However many moments of high drama the democrats produce, I think they're well aware that the numbers are not in their favor. The Pheu Thai party will win the most seats in the next parliament. However, unless they win an absolute majority, their seizing the reins of power is by no means assured.
According to an ABAC poll I saw this morning, if the election were held today, no party could form a government without the collusion of minor parties. This poll also shows a whopping 30% undecided.
Polls aren't that scientific, but in this country they are probably even less scientific than elsewhere.
Our options seem to be as follows.
(a) Someone wins an absolute majority and receives a clear mandate.
(b) No one wins an absolute majority and someone cobbles together a coalition.
(c) The judiciary decides that someone cheated and nullifies the results.
(d) The army stages a coup.
Since it's clear that all of those possible outcomes will piss off a sizable percentage of the population, it follows that a degree of instability is also probable.
Still, my friends overseas, have no fear. Tourists are always welcome here. Come and enjoy the sights and sounds of this exotic cultural hub ... and who knows, you may happen to witness history in the making.
My friends from European Chamber Opera were stuck in Thailand during the airport closure. Some panicked and left by bus and train, an arduous and exhausting journey that got them home no earlier than if they had stayed. My friends who stayed behind told me that loved the extra vacation and they never felt unwelcome. Some of them are here now, helping to plan our opera's UK tour. I asked them if they were worried. They said they'd seen it all before.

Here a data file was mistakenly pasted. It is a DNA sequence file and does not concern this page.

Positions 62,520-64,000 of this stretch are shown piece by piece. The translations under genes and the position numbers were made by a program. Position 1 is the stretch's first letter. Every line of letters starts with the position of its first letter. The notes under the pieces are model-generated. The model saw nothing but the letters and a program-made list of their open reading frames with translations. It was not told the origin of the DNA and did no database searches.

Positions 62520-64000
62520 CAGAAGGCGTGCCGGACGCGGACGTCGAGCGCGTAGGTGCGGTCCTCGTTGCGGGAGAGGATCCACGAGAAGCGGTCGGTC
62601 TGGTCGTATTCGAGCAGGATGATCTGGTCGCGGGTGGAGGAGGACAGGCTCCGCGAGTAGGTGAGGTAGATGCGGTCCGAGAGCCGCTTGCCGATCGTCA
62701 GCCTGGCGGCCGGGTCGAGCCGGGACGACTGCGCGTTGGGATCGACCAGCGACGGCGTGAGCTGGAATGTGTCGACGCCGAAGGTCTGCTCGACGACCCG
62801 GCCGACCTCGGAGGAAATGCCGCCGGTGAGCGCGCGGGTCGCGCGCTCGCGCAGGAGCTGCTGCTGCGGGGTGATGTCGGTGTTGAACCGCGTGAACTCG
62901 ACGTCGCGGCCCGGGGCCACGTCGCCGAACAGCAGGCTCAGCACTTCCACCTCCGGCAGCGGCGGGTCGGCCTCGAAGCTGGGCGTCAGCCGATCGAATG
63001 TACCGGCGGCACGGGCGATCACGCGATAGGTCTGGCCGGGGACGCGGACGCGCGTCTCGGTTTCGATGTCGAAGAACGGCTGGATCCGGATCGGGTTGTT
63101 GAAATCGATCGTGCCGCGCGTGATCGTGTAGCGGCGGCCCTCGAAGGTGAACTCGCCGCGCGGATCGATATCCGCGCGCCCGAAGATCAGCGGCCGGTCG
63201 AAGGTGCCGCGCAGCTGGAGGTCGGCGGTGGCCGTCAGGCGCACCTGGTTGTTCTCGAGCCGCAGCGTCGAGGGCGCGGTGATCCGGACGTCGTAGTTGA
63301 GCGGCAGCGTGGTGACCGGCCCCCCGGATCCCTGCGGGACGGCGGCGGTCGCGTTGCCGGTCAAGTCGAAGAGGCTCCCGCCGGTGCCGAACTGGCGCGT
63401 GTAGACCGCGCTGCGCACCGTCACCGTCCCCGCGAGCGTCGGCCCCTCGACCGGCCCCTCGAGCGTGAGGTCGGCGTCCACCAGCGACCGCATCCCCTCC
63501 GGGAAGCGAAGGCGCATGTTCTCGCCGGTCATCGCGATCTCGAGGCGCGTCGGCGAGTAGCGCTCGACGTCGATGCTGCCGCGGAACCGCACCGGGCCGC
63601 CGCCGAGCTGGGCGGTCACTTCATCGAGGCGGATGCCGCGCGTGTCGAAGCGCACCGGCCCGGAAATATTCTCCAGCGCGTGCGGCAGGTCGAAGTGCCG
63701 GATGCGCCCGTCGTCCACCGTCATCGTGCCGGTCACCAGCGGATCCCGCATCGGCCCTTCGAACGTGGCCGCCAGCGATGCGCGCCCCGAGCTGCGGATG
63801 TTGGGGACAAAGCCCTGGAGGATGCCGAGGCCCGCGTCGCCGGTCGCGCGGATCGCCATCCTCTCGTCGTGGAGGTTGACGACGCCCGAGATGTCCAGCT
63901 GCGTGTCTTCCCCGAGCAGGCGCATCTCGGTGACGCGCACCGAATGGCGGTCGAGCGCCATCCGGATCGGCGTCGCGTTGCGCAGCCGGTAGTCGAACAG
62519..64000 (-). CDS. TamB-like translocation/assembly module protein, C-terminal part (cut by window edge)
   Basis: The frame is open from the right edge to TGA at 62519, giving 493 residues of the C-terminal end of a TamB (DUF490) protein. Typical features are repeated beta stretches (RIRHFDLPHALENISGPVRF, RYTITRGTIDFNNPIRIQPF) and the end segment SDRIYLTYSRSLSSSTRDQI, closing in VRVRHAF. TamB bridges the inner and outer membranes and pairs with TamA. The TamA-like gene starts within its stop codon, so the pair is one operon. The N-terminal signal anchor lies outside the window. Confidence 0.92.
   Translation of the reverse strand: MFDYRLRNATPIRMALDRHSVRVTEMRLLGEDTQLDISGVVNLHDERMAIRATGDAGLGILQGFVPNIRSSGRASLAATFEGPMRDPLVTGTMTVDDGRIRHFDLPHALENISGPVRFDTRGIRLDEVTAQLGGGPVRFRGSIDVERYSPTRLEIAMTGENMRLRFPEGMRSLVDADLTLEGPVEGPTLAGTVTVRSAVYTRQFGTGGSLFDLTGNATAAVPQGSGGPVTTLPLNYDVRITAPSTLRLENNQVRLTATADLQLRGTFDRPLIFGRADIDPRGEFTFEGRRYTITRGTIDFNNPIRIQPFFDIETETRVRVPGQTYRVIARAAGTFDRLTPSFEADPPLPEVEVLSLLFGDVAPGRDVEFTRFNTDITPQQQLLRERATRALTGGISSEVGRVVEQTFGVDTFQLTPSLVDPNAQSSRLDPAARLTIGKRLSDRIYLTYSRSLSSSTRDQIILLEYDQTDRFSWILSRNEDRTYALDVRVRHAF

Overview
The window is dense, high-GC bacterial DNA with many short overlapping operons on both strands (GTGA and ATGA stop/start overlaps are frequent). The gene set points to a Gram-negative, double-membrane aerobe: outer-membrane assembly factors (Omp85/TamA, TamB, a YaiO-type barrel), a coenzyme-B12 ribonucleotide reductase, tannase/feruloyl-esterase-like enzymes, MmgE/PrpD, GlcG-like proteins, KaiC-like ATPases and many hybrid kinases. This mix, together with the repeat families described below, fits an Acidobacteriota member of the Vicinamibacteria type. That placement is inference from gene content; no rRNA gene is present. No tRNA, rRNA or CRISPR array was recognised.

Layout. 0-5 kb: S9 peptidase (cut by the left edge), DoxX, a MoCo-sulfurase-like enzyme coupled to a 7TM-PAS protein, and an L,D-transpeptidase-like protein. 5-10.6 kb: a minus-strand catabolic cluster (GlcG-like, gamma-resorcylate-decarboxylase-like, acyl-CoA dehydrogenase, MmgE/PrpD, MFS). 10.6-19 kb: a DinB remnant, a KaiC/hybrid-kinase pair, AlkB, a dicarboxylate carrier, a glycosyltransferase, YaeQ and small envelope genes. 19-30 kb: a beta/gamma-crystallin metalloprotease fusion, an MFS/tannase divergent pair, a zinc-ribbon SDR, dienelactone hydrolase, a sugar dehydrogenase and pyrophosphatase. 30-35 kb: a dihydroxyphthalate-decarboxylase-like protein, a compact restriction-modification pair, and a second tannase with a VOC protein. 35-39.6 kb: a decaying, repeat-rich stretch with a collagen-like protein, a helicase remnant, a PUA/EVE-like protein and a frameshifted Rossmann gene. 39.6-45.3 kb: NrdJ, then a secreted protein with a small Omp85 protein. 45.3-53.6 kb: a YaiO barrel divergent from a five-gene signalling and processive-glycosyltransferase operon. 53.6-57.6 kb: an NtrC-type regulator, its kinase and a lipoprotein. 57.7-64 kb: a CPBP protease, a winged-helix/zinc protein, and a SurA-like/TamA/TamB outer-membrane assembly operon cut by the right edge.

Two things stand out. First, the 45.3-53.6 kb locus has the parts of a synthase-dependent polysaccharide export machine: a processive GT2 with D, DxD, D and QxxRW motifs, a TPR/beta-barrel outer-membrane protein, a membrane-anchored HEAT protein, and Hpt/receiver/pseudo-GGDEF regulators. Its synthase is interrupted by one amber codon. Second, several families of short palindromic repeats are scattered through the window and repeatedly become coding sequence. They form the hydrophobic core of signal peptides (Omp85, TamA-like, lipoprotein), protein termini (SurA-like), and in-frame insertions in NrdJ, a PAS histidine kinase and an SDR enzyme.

That, alas, is another risk. If street protests become just another feature of the landscape along with traffic jams and tropical heat, they will inevitably become less effective, and someone will want to up the tension level. Indeed, this already happened. Many are appalled at the red shirts' arson, but one must ultimately blame the yellow shirts as well, because when they went from weeks of friendly, picnic style protest to seizing airports and did not get properly castigated, they created for the first time an atmosphere in which illegal acts by mobs might be socially condoned.
Tomorrow promises to be a big day. There will be a rally for the democrat party in front of Central World, the formerly torched shopping mall. Pheu Thai have told the red shirts to avoid the area, meaning that should there be a disturbance of any kind, they can plausibly deny that they were behind it and even accuse such disturbers of being "fake red shirts." Meanwhile, the democrats promise to reveal some Dark Truth which would once and for all turn the mood of the electorate there way.
One wonders what Dark Truth (if any) will be revealed. I can imagine a few. For example, I have been told a "dark truth" by someone who heard it from an office in a certain PR firm in New York City which, if (a) it were true and (b) people believed it, actually would completely alter the dynamic of this election. I wonder if it's the one they'll reveal. Nah ...